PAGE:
I stress to the hon. Member for Mid-Bedfordshire (Mrs. Dorries) that we should not make such claims as deaths have doubled since 1997. I am resisting my natural inclination, which is to dive in with both feet and say, "Hang on a minute, let's go further back." However, I hope that she accepts that we began the collection of the data and the surveillance of MRSA and other infections.

Mr. Lansley: One moment the Minister enjoins us to be very precise, yet the next moment she blandly says, "We began the collecting of the data". That is not true. Nosocomial surveillance began under the previous Conservative Government. It was not carried out on a mandatory basis, but in a number of respects it was commenced under that Government.

Jane Kennedy: I accept what the hon. Gentleman is saying, but it was making the surveillance mandatory that led to increased reporting, because the information was required to be reported. That raised the reporting of the infection to a different level.

We need to remember that people who die with MRSA are often already seriously ill with another condition. It is therefore difficult to say with any certainty whether they would have recovered from their underlying condition if they had not acquired the infection. However, none of the brief discussion that we have just had should distract us from the seriousness of the issue.

I am grateful to my hon. Friend the Member for Stafford (Mr. Kidney) for taking the time to visit his local hospital. I am pleased to say that the "Clean your hands" campaign to which he referred has had a 100 per cent. sign-up in the NHS. It has been taken up very rapidly. My hon. Friend also described the board level buy-in at Stafford, which is essential if the whole organisation is to take on the change of culture necessary to reduce bacteraemia levels.

My hon. Friend also asked us to consider the relationship between hospitals and care homes, where more screening could perhaps usefully be developed. We accept that screening works, and we are trialling ways of determining how a patient should be managed, having used the screening to identify whether they have a health care-acquired infection. Those trials are taking place in
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three different trusts, one of which is being sponsored by the Department of Health. We shall get the results in September 2006, and they will enable us to learn a lot about how trusts should respond to screening, having applied it. A study carried out in Oxford showed that more than 90 per cent. of those diagnosed with an MRSA infection had had previous contact with the health care system and might have contracted the infection during their earlier treatment. All of this highlights the complex nature of the problem that we are grappling with.

I am grateful to the hon. Member for Westbury for his acknowledgement of the improvements in the code, and I accept that further improvements could probably be made. However, I want him and his hon. Friends to think carefully before pressing the amendments to a vote if they feel tempted to do so. As we discussed in Committee, amendments such as these would introduce inappropriate detail into the Bill, raising expectations and giving the impression that certain measures were more important than others. For example, hand hygiene and the decontamination of instruments are not mentioned in the amendments, but they are of equal importance. All aspects of infection control must be taken seriously and implemented if the fight against health care-associated infection is to be successful. However, I recognise that the amendments are the result of real concerns and I will try to allay those worries in the course of my speech.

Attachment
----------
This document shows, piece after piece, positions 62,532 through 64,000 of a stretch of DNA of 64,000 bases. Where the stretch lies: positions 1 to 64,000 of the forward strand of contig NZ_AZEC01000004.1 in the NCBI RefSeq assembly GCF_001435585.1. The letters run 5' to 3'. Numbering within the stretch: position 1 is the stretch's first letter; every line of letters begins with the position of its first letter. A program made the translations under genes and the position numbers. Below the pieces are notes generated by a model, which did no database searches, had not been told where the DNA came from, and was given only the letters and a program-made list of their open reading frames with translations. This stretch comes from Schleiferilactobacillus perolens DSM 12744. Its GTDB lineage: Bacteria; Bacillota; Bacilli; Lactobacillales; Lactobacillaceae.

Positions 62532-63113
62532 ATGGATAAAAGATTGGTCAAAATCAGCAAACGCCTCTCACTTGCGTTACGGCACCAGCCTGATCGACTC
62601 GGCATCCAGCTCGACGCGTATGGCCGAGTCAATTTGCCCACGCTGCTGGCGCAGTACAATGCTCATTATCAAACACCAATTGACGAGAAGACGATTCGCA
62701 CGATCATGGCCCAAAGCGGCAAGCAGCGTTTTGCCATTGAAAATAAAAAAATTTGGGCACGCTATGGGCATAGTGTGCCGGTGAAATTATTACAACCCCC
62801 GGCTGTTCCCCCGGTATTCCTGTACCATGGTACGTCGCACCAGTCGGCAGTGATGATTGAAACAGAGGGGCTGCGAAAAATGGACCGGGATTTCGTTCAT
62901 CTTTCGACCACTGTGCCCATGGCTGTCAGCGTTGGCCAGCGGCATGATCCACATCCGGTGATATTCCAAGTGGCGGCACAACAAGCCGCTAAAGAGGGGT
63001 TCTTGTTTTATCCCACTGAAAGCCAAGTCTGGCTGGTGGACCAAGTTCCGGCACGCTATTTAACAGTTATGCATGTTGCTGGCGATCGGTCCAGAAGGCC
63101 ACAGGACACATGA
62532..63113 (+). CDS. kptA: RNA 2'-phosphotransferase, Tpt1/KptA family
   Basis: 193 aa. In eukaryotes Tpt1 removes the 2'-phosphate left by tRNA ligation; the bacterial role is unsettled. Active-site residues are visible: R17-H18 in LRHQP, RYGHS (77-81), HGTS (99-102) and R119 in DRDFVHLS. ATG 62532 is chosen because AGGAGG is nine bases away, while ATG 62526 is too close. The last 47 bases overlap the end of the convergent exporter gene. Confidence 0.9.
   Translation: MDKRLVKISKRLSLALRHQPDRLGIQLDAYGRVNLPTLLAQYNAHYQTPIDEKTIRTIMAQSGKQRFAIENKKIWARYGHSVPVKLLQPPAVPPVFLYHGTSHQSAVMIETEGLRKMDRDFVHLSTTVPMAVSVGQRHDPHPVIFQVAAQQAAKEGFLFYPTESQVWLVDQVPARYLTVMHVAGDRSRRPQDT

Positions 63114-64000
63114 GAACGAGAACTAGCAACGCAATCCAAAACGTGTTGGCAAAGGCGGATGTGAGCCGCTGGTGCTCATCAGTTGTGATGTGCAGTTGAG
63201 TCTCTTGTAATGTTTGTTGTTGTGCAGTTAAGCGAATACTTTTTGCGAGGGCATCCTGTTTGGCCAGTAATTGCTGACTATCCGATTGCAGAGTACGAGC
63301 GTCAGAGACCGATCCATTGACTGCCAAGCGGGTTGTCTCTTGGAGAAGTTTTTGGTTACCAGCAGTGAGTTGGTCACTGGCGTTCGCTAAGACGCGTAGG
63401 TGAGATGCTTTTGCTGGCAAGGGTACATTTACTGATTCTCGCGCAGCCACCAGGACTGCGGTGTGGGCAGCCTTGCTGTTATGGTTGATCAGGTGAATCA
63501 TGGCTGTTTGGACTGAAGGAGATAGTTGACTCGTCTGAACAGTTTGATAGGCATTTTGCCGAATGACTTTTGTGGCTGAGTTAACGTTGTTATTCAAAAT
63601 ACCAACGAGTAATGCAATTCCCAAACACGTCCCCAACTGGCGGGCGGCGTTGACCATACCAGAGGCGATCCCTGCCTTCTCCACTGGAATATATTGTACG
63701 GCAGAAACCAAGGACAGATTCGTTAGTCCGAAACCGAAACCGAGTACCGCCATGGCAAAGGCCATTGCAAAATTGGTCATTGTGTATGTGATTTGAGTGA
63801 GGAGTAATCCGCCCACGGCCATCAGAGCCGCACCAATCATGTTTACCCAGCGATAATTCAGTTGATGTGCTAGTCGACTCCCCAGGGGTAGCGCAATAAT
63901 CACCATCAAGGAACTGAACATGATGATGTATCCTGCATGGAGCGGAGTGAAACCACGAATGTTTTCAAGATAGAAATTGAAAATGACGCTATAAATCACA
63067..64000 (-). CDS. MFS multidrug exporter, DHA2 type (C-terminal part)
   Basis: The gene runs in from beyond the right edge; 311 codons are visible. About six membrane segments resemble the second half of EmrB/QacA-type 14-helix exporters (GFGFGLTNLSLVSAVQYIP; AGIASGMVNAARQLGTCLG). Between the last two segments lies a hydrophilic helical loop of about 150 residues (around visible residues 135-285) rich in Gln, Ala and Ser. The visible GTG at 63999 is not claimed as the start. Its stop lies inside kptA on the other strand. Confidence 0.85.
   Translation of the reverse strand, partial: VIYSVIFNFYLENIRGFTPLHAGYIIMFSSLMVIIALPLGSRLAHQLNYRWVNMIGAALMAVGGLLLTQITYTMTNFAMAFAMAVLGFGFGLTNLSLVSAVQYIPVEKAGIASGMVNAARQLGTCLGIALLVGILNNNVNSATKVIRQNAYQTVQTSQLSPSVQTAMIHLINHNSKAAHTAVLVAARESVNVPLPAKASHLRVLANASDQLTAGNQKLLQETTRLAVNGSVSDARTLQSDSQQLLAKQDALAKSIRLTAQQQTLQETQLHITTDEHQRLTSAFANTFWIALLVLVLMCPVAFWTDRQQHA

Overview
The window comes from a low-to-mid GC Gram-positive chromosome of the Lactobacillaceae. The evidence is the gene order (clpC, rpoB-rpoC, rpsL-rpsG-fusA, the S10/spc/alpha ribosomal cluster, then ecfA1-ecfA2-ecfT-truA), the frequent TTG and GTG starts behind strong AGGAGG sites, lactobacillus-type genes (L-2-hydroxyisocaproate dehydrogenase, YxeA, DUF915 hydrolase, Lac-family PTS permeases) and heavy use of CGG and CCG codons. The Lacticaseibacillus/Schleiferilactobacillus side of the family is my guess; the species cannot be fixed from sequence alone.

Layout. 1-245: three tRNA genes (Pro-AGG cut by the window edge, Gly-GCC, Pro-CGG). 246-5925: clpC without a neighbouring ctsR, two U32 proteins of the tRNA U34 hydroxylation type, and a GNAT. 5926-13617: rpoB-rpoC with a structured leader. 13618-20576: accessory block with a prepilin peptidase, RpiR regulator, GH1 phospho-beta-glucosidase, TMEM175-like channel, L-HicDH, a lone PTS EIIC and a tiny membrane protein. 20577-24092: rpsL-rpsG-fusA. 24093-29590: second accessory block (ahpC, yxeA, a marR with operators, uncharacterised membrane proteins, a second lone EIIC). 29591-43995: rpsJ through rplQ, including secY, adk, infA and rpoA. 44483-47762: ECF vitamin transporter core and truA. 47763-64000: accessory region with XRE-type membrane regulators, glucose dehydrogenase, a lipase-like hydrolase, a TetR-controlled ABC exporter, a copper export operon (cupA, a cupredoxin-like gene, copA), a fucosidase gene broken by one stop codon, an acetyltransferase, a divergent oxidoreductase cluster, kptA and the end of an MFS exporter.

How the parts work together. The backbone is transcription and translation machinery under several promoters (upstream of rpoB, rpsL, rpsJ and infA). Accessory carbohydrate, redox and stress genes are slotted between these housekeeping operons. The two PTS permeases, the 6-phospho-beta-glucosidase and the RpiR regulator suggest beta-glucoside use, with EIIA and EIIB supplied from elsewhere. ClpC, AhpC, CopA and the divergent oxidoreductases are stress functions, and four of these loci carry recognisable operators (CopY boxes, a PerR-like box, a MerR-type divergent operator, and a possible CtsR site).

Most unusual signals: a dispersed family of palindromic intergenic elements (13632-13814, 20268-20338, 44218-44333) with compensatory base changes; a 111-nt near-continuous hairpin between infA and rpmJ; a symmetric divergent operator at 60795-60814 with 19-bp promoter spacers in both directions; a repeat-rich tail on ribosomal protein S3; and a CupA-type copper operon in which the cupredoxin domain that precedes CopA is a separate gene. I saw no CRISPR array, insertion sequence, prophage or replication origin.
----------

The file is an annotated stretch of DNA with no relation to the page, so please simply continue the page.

Clause 13 inserts three new sections into the Health and Social Care Act 2003. Amendment No. 12 would add eight new paragraphs to section 47A. The first of these, proposed new paragraph (c), is aimed at ensuring that each trust has a director responsible for

While I understand the aim of trying to clarify lines of responsibility, this proposal could compromise the role of the director of infection prevention and control. The code of practice—hon. Members might like to refer to pages 5 to 7 of the draft—will require an NHS body to establish appropriate management systems and the appointment of a director of infection prevention and control. As my hon. Friend the Member for Stafford pointed out, most hospitals now do that, and all health care providers will do so as a result of this code and the one that will follow it, which will allow regulation to the same standard that applies in the independent and voluntary sector.

In response to proposed new paragraph (d), which aims to ensure that the senior infection control nurse reports directly to the

I would like to point out that the draft code already gives the director of infection prevention and control—that is a long title, but I cannot think of any way of shortening it—responsibility for the infection control team.

Proposed new paragraph (e) suggests that the code should specify the action that the trust director and board must take concerning ward closures when they receive an adverse report. I genuinely believe that that is too prescriptive. The code, as it is written, will require an NHS body to have criteria for advising closure and have arrangements in place for redirecting admissions. It is